Mckinsey, a global consulting firm, says out of the 930 Chinese companies operating in Nigeria, only 317 are documented by the Chinese ministry of commerce.
According to a new research report titled ‘Lions on the move II: Realising the potential of Africa’s economies’, there are over 10,000 operational Chinese firms spread across the manufacturing, construction, trade, services and real estate sectors in Africa.
Mckinsey said these firms employ 300,000 local workers and as at 2015, a third of them reported about 20 percent profit.
It said their total revenue comes to $180 billion, which could rise by 38 percent to $250 billion by 2025 or than double to $440 billion.
Despite the Chinese presence in Nigeria, the organisation said only Ethopia and South Africa have a high level of engagement.
“Nigeria does not yet have the same level of engagement with China as Ethiopia and South Africa,” he said.
“These three governments (Nigeria, Kenya and Tanzania) recognise China’s importance, but they have yet to translate this recognition into an explicit China strategy.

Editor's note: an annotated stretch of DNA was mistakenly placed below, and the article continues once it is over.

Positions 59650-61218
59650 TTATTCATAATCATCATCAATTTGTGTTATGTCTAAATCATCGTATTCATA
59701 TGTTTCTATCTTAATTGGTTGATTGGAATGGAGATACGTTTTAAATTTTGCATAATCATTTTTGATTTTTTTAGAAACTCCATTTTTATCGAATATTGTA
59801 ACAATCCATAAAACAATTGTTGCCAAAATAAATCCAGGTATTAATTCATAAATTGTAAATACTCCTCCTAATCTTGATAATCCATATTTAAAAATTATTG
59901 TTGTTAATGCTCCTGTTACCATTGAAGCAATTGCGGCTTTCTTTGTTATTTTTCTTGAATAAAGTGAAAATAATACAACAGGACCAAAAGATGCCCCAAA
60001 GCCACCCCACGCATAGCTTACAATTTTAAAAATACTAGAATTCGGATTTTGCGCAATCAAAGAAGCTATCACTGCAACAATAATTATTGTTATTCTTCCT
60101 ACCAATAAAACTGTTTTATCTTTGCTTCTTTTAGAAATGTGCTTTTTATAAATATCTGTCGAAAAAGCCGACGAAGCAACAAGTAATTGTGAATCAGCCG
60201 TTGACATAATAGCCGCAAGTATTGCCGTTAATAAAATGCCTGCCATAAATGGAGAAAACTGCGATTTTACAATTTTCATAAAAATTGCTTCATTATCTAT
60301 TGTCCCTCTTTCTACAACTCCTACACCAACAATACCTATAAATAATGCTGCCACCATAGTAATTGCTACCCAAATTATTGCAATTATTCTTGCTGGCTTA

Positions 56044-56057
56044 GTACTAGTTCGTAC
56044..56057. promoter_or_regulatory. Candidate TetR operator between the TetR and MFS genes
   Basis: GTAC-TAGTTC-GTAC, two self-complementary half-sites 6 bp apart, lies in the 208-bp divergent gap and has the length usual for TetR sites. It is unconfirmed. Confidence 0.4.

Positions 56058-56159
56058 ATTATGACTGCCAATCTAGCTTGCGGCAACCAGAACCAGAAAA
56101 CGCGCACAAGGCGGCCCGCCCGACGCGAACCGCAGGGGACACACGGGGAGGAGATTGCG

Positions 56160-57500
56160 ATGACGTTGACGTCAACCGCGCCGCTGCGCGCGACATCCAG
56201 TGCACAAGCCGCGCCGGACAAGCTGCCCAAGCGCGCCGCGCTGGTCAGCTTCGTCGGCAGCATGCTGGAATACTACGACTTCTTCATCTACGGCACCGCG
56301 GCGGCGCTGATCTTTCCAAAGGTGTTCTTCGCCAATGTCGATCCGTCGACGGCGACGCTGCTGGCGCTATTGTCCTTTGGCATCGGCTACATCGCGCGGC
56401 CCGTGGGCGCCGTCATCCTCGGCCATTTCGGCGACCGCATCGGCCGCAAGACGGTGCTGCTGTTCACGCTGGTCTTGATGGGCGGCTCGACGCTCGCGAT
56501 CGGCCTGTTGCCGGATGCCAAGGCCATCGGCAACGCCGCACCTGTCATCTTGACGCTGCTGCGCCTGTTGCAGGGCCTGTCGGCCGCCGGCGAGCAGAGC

“Each has several hundred Chinese firms across a diverse set of sectors, but this presence has largely been the result of a passive posture relying on large markets or historical ties; much more is possible with true strategic engagement.
“On balance, we believe that China’s growing involvement is strongly positive for Africa’s economies, governments, and workers.:
According to the research, only 47 percent of raw materials used by the firms were of African orgin and only 44 percent of the local managers at Chinese-owned companies were Africans, representing a loss for the continent.
In recent times, there have been instances of labour and environmental violations by Chinese-owned businesses ranging from inhumane working conditions to illegal extraction of natural resources.